In Matthew 6 and Luke 11, we find two examples of Jesus giving instructions to His disciples on how to pray. In Luke 11, it comes at the request of His disciples who ask Him to “Teach Us How to Pray.” These two examples have become known as “The Lord’s Prayer.” A few phrases have been added over the years to come up with the popular version that most can recite from memory. Normally that would be considered a good thing, but I’m not so sure. It seems that because we can recite “The Lord’s Prayer” from memory, we tend to do so without really considering the implications of what we are saying. Consider these words from this famous prayer: “Forgive us our trespasses AS WE FORGIVE those who trespass against us.” How different would interactions toward others be if we really took those words to heart and lived them? How different would our society be?

We live in a world of seemingly nonstop violence and mayhem. Even Christians seem to buy into wanting to always believe the worst of “the others.” But if we, followers of Christ, really allowed Jesus’ instructions on how to pray given in “The Lord’s Prayer” to be the moral and spiritual compass for our lives, maybe, just maybe, we could be the agent of hope to begin the “healing of our land.” So what’s stopping us? It seems that even we have allowed social, political, economical and judgmental religious voices to drown out the voice of Jesus. Oh, we can recite His words in “The Lord’s Prayer” from memory, but we no longer take the time to think about what those words really are saying to us; so we don’t follow them.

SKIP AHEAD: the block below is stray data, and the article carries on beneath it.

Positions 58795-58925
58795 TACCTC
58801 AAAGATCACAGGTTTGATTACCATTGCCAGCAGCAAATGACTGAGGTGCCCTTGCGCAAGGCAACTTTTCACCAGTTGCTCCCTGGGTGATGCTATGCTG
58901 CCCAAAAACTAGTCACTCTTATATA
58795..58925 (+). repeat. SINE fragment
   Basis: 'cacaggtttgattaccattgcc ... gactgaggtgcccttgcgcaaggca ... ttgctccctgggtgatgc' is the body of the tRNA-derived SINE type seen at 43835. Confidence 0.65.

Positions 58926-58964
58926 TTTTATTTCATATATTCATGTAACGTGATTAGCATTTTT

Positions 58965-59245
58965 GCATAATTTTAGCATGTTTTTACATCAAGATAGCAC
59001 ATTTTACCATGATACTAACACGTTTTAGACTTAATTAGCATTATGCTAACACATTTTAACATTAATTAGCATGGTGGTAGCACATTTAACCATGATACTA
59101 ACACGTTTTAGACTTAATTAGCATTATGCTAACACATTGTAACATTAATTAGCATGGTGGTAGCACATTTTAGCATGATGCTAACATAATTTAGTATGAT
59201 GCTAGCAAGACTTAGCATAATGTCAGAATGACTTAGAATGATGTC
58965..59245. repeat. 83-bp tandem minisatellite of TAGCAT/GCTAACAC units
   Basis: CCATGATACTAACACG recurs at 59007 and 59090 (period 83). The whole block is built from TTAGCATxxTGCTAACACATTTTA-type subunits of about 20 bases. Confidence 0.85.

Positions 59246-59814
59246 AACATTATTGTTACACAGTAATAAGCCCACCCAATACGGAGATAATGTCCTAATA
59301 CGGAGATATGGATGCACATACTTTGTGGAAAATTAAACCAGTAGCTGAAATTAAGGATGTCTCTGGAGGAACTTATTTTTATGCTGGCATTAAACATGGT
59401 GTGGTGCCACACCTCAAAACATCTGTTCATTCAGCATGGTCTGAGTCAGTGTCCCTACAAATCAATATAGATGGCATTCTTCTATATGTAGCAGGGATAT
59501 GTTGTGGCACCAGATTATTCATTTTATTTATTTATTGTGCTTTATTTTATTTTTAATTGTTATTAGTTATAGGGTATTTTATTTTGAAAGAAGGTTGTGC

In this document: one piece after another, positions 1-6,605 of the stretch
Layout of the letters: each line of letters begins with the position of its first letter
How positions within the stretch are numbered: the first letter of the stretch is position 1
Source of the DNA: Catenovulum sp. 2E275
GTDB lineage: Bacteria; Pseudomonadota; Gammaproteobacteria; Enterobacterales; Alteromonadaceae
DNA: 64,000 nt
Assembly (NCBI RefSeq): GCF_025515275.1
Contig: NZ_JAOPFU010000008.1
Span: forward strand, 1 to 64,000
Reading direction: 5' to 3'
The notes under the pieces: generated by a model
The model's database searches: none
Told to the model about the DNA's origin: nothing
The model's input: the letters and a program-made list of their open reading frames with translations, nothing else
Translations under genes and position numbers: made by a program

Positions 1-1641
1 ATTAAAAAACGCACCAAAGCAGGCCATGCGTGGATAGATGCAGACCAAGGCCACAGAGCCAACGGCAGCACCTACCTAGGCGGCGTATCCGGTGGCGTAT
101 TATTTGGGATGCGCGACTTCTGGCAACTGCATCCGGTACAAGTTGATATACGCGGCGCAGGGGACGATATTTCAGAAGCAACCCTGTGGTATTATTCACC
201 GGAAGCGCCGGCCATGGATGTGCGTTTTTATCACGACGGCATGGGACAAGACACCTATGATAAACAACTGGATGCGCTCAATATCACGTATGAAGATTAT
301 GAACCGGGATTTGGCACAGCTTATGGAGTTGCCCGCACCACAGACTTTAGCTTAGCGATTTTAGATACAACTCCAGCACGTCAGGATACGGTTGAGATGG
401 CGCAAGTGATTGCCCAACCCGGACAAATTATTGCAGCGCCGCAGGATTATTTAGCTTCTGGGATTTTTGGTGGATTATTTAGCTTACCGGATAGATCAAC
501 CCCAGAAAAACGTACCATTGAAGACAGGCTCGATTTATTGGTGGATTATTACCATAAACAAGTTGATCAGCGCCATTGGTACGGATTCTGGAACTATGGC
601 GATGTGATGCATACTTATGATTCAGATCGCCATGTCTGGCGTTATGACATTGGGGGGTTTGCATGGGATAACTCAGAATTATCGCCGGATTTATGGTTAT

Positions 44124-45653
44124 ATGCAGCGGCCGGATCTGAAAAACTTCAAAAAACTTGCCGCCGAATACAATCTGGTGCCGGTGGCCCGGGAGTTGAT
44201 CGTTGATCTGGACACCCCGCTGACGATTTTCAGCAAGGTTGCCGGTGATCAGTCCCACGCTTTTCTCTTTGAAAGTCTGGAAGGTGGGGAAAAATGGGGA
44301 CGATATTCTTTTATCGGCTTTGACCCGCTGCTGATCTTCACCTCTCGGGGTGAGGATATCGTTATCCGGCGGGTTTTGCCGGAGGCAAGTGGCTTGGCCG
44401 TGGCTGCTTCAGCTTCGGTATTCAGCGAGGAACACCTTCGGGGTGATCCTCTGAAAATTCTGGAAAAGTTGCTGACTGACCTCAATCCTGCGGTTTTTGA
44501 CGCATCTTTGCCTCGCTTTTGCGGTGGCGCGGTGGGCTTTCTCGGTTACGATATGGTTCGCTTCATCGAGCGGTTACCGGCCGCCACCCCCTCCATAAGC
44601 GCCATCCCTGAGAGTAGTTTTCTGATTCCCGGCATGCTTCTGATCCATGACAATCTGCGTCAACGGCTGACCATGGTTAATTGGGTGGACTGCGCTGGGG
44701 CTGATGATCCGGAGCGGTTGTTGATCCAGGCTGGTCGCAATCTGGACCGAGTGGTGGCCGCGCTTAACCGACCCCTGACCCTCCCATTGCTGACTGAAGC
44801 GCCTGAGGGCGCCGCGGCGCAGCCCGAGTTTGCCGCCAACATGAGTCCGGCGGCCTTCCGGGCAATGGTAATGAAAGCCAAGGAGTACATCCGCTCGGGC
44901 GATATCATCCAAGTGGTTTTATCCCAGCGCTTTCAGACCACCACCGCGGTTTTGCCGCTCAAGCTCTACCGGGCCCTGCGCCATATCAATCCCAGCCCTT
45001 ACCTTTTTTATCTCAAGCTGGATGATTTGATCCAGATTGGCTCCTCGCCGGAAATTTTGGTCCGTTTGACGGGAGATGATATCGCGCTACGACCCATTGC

So to help us look at “The Lord’s Prayer” with fresh eyes, and since Luke 11’s account of this famous prayer is the assigned Gospel text for this week, we will be using “The Lord’s Prayer” as written in the New Zealand Book of Prayer during communion this week.

Join us in worship this Sunday, two days before a very significant birthday

(my 29th, of course ), and experience the words of “The Lord’s Prayer” in a new and refreshing way. I will be preaching a sermon called “Teach us How to Pray,” using “Luke 11:1-13.”


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